And an older kid, more in the age range of Billy Batson — who’s about to turn 18 and age out of the foster system in the movie — probably would want to see it. But I was talking about a little kid. My daughter is five. The MPAA rated Shazam! Fury of the Gods PG-13 for “sequences of action and violence, and language.” Having seen the movie already myself, I can also tell you that the film opens with Helen Mirren and Lucy Liu’s characters marching into a museum and brutally killing dozens or people. Later, the villains use mind control to force a character to walk off the roof of a building and fall to their death. Then a legion of creepy monsters rampages through Philadelphia. (If we wanted to get into spoilers, we could discuss even more elements that would be very troubling to a kindergarten kid.)

Still, I was told by some, this is just “fantasy violence.” It’s fine for kids; the MPAA says so. “It’s fine if you’d just rather not take your five year old there,” one person wrote, “but you can’t really pretend you have *no* choice.”

Along similar lines, others wanted me to give Ant-Man and the Wasp: Quantumania a go. Because what you want to do with a five year old to really get them addicted to the movies is show them a story about multiverses, time travel, intergalactic conquerors, M.O.D.O.K.s, and large-scale space warfare and have it be the 31st installment in an ongoing franchise that they are totally unfamiliar with.

Generally, a lot the respondents took the attitude of “These movies are not rated R — which means they won’t upset your daughter. So just go to that.” But there’s a huge difference between “not objectionable” and “appropriate.” Shazam! Fury of the Gods may not be rated R, but it’s still violent and occasionally pretty scary. Frankly, given its subject matter and protagonist, it might be a better movie — and might have been a lot more successful at the box office — if it was more targeted towards children, and its content wasn’t quite so adult. But as it stands, it is not a movie for little kids. (At least not my little kid.)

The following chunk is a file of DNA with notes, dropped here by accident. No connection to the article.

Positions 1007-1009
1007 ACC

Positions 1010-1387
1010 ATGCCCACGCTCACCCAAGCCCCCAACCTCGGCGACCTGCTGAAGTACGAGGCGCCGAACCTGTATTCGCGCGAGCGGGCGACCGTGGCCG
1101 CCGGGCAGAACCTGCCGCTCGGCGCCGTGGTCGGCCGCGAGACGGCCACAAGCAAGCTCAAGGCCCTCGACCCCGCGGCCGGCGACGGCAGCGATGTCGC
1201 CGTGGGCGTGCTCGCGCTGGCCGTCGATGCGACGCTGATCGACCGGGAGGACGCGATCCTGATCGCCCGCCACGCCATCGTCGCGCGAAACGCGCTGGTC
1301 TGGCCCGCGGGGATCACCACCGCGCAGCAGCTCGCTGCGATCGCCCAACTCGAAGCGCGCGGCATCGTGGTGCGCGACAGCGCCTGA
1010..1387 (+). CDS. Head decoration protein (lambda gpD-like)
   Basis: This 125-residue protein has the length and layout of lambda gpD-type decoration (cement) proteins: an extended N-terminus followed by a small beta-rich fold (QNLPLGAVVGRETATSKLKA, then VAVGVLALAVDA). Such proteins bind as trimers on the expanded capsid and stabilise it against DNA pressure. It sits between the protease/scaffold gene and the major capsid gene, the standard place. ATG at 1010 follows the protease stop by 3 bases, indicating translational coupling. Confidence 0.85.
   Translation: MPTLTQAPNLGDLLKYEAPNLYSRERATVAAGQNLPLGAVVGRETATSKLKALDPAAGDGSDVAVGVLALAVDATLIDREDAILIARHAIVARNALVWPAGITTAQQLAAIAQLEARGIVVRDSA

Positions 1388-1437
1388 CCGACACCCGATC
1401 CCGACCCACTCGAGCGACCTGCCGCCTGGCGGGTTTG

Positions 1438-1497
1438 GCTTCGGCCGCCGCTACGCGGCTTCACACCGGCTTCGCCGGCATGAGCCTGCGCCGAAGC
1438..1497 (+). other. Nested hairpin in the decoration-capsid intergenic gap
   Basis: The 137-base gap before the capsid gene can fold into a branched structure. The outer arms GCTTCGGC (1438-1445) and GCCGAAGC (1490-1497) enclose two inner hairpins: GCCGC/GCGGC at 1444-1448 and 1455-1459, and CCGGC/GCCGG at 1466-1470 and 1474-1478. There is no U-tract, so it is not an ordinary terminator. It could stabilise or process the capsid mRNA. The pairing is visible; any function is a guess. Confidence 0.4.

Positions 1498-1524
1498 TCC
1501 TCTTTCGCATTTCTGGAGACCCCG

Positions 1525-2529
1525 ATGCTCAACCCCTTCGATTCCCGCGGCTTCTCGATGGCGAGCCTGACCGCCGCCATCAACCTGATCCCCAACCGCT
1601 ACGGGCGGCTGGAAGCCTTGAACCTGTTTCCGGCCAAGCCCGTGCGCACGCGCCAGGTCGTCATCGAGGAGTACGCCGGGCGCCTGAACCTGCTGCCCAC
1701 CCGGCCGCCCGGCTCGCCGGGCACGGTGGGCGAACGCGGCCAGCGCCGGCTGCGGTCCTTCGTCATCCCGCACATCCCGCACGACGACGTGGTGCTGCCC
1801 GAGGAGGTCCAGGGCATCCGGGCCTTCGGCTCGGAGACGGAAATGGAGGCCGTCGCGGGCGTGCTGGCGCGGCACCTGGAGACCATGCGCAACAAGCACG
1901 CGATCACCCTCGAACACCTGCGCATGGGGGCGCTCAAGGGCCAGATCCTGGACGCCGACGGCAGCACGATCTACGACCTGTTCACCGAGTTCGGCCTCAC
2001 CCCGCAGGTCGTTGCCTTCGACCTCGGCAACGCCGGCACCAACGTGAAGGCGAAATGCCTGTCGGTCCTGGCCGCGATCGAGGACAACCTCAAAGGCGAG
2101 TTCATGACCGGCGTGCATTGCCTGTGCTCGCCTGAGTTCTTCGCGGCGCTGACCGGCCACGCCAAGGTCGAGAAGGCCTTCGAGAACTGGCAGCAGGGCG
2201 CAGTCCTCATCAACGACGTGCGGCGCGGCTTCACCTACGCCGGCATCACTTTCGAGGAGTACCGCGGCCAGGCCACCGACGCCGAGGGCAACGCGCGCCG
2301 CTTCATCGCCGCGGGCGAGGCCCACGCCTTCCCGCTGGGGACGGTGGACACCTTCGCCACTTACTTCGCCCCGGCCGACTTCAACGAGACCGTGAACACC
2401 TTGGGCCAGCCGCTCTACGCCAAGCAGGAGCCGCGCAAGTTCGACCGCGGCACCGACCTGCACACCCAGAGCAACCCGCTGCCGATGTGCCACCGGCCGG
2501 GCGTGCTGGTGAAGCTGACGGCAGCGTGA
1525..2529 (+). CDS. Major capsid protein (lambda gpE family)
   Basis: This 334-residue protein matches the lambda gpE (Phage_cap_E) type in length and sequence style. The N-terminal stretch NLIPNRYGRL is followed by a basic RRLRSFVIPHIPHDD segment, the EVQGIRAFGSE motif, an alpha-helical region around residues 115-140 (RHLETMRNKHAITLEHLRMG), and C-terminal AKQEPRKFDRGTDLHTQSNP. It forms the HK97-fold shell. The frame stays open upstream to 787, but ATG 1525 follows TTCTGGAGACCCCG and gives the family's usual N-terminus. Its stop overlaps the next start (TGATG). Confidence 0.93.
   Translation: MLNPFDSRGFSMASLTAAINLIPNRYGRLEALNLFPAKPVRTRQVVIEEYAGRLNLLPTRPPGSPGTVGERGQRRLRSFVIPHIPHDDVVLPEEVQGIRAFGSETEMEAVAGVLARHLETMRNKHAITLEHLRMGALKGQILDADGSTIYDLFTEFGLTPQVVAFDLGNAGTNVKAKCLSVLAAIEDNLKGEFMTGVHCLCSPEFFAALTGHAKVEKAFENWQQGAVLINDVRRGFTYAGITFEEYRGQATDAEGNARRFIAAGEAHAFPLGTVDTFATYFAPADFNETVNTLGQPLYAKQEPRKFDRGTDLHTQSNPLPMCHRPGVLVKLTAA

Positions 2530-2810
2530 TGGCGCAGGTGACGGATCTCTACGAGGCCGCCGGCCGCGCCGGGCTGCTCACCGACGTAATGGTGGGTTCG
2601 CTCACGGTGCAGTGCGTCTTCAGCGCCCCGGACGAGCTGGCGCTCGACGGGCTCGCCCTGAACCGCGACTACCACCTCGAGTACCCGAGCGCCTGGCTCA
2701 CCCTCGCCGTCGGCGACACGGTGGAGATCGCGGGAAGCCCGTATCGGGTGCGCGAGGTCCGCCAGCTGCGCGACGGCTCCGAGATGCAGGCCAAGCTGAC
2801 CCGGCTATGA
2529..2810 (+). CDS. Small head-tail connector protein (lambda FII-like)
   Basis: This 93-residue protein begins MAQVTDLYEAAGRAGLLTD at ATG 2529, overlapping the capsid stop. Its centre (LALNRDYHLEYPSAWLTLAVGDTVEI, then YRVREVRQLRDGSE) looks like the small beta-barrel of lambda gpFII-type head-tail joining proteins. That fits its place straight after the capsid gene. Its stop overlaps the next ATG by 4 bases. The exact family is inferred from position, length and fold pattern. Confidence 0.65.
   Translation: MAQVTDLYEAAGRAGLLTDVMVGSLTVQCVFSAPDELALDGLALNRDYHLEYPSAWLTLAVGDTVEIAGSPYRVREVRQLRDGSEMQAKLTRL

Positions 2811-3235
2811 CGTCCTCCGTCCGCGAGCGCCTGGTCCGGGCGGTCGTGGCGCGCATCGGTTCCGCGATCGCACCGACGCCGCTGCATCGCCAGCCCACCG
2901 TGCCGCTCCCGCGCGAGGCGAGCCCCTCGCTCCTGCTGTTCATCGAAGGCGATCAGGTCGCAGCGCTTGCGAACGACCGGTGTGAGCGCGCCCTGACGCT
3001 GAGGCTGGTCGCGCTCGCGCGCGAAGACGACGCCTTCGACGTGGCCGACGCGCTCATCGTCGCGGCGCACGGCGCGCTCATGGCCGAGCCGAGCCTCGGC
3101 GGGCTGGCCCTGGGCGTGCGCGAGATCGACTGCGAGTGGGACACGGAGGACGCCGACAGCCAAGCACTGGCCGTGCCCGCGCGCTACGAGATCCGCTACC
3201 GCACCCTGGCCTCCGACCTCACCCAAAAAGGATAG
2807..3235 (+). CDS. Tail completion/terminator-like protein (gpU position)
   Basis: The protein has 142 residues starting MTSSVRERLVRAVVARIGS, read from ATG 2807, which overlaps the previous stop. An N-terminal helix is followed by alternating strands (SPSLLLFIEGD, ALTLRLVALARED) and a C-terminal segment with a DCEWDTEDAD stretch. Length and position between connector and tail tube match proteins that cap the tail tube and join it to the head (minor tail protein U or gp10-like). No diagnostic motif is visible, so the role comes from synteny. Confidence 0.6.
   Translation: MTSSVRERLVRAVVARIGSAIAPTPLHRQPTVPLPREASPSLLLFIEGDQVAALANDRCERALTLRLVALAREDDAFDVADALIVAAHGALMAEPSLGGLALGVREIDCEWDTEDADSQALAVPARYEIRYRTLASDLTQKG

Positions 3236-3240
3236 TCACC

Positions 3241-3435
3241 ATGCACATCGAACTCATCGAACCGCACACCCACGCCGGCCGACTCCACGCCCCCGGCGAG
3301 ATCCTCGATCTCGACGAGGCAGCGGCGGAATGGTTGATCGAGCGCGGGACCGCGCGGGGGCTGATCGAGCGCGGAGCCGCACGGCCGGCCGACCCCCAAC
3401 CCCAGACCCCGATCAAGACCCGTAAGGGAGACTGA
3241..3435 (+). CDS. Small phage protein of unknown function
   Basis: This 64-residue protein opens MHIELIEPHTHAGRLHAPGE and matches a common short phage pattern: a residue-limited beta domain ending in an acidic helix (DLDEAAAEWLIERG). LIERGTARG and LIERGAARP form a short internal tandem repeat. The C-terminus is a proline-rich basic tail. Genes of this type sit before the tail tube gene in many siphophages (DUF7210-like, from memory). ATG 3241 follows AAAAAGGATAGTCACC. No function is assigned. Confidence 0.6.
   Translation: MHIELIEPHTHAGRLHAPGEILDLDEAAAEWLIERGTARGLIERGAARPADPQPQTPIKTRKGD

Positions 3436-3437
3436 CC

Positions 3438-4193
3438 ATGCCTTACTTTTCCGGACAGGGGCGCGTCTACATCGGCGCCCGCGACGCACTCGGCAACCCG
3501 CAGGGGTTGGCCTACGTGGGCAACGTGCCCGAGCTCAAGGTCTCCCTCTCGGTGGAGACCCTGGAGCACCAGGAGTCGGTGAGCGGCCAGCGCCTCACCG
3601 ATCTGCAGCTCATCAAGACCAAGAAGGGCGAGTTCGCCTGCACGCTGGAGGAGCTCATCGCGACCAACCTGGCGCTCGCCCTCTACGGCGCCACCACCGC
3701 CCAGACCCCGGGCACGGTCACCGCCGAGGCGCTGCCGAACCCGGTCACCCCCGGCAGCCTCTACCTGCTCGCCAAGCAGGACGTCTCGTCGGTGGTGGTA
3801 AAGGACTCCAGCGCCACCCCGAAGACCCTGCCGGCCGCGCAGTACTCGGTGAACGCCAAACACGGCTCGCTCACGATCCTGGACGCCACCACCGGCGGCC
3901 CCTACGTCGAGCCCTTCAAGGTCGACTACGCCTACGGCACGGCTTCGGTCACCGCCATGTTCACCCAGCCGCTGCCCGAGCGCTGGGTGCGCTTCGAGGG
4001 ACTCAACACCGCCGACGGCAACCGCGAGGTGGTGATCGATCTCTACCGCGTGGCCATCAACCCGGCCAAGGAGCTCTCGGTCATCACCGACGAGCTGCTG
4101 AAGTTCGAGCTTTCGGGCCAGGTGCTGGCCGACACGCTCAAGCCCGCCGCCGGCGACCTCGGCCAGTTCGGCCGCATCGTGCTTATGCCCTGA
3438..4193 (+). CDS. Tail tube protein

Also, this is slightly irrelevant for this conversation, but Shazam! Fury of the Gods isn’t just too mature for a 5 year old; it stinks! This trip to the movies was supposed to be fun, not a punishment.

READ MORE: The Strangest Kids Movies Ever Made

RESPONSE #2: “Puss In Boots: The Last Wish is still playing in theaters. What’s the problem?”

DreamWorks Animation
DreamWorks Animation

This is the problem! Puss in Boots is still in theaters four months after it came out — and weeks after it began streaming on Peacock — because literally nothing else has showed up to take its place. One person straight-up told me it didn’t matter if my kids had seen the film already; I should just take them to see it a second time, whether they wanted to or not. “You are not supposed to like your options here,” they wrote.

I got very different responses from movie theater employees, who said in some cases that their multiplexes had actually brought Puss in Boots back after it had ended its initial theatrical run out of pure desperation. There were no other options for families, and they needed something that would be satisfy that audience. (One person who works for a major theater chain sent me a private message that read “[This] is a legit problem!”)